PARTICIPANT / Quddus Mirza

  • Name Quddus Mirza
  • Country Pakistan
  • Vocation Not Available
  • Education Not Available
 

Quddus Mirza

Born in 1961 in Lahore (Pakistan)
Lives and works in Lahore (Pakistan)

Quddus Mirza is an artist, art critic and independent curator. He is the Head of Fine Arts Department at the National College of Arts Lahore, where he obtained his BFA, before acquiring MFA (Painting) from the Royal College of Art, London. Mirza has shown extensively in numerous group exhibitions, nationally and internationally, along with several solo exhibitions, held in Pakistan and the United Kingdom. He has also curated a number of exhibitions; including “Trade Union” and “Take Away’ at Zahoor ul Akhlaq Gallery, National College of Arts, and “One to One” at Alhamra Art Gallery Lahore. His other exhibitions include “Celebrating Art” and “Love” at National Art Gallery, Islamabad, “Beyond Borders: Art from Pakistan” at National Gallery of Modern Art in Mumbai, India, and “Exotic Bodies”, based on the miniature paintings from the collection of Victoria and Albert Museum, that was displayed at Preston Museum in UK. Mirza is an art critic with a regular weekly column appearing in one of Pakistan’s major newspapers, ‘The News’, and a regular column on art, Letter from Pakistan, in ‘Art India’ and in ‘Depart’ (Bangladesh) as well as contributing to other publications, such as: ‘Dawn’; ‘Herald’; ‘Himal’; ‘Libas’; ‘Contemporary’; and ‘Flash Art’. He is the co-author of the book 50 Years of Visual Arts in Pakistan and has written essays extensively on Pakistani art in different international catalogues and other publications. He is also the editor of online magazine ‘Art Now Pakistan’. Mirza applies his interdisciplinary approach to his art practice, which explores the violence, terror and fear that surrounds us, both externally and internally. His work is a byproduct of our collective fascination with violence – manifested in our domestic behavior, our attitude towards others, and in the ghoulish preponderance of reportage and footage of violence in our media. As Mirza himself states: “My work deals with these issues of our times, and place.”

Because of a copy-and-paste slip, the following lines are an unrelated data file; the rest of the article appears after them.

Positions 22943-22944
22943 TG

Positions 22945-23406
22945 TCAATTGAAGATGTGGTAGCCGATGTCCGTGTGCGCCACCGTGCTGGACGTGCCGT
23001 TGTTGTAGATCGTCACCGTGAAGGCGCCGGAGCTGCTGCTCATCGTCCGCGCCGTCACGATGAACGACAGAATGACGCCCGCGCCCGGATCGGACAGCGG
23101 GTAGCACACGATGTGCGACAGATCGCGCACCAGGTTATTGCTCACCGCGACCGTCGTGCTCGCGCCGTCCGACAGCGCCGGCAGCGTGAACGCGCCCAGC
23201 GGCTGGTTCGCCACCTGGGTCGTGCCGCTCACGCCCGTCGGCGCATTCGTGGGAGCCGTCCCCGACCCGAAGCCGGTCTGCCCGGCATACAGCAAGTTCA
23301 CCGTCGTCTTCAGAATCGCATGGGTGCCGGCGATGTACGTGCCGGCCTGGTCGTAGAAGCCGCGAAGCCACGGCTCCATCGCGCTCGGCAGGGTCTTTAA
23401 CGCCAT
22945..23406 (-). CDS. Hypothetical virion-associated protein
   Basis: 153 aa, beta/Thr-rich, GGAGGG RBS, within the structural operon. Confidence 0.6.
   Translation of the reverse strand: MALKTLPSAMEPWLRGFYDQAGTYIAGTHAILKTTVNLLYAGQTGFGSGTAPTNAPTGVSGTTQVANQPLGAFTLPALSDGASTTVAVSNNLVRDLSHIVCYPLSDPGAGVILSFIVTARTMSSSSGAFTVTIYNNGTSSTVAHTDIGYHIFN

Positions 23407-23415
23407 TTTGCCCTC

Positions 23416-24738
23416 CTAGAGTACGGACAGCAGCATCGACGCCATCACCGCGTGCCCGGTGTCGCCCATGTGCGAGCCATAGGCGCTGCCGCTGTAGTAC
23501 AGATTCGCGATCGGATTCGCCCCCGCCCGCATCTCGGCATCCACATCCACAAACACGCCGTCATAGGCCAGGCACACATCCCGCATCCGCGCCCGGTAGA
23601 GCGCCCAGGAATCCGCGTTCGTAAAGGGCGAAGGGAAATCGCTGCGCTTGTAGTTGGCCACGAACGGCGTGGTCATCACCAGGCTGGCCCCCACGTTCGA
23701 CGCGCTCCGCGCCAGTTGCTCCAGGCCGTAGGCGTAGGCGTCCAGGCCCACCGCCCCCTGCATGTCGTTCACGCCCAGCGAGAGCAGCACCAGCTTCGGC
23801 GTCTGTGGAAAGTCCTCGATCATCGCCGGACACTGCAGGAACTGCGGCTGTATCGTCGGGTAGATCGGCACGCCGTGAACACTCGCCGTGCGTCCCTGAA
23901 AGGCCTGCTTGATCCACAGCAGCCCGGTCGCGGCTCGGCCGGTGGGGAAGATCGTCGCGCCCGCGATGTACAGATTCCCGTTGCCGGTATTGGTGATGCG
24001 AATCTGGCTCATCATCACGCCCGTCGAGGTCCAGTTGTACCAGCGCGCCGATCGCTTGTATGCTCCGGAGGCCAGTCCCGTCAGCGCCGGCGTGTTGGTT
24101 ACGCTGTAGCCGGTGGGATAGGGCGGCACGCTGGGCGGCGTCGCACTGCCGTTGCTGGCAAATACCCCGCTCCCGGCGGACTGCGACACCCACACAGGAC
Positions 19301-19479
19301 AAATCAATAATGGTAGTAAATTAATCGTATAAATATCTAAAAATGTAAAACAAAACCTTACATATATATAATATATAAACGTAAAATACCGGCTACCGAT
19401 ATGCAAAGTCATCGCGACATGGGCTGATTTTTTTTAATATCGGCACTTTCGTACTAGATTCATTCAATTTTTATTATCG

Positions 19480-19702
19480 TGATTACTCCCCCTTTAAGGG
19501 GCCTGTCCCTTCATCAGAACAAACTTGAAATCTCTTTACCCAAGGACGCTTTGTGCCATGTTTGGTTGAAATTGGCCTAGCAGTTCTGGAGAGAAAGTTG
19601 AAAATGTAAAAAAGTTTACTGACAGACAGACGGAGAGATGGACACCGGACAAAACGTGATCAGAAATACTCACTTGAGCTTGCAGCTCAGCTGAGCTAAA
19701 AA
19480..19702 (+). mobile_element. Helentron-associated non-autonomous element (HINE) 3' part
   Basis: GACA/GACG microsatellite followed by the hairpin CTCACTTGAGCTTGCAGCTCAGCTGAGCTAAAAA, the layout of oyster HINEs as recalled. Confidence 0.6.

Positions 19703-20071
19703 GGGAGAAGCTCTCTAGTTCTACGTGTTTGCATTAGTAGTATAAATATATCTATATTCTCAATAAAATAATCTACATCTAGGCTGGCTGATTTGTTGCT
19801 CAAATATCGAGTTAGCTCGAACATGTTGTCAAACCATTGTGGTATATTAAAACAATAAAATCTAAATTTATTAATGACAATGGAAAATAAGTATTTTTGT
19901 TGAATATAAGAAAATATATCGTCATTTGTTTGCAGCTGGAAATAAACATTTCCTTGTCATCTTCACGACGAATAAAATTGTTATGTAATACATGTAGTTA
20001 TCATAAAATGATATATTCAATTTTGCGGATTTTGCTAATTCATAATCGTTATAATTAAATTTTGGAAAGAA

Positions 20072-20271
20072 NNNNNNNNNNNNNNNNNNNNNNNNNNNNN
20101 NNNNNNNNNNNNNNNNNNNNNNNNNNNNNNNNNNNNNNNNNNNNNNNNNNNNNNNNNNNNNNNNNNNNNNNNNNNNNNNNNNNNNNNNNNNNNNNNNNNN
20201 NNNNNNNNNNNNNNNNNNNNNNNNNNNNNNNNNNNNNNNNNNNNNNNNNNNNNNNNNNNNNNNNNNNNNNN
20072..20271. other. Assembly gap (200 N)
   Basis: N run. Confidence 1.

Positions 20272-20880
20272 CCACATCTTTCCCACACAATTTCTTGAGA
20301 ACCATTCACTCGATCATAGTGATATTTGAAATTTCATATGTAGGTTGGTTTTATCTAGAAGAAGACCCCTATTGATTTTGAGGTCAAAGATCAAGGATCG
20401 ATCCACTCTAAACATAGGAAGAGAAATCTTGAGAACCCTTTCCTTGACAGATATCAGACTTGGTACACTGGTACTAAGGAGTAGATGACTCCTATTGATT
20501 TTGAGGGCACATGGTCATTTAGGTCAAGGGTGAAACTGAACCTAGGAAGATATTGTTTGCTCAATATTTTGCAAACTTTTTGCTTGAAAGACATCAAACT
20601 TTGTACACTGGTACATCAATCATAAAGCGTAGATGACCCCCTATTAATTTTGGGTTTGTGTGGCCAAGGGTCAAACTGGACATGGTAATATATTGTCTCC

In Mirza’s performative work for the Karachi Biennale 2017, entitled WIT-NESS, violence does not merely manifest itself in the subject matter, concern or imagery but in the actual process of experiencing the work, embodying the force, shock, power and pleasure usually associated with the acts of violence. The omnipresence of violence often desensitises us, as viewers, to its sanguinary reality. Hence, in his three-hour long performance, Mirza has taken away the viewers’ sense of sight by requesting them to put a strip of cloth over their eyes, before entering the gallery space, and having a sonic indication of the location of the exit. In doing so, the sensory experience of the viewer becomes the integral vehicle for the artwork, which correspondingly transcends the visual, as their physical and metaphorical blindness. To again quote Mirza: “The experience of spending a brief time inside the exhibition, without literally witnessing anything may create a sense of fear of the unknown, unusual and unexpected – elements, which for me, are essential components to elevate an object/entity into the work of art.

Associated Programmes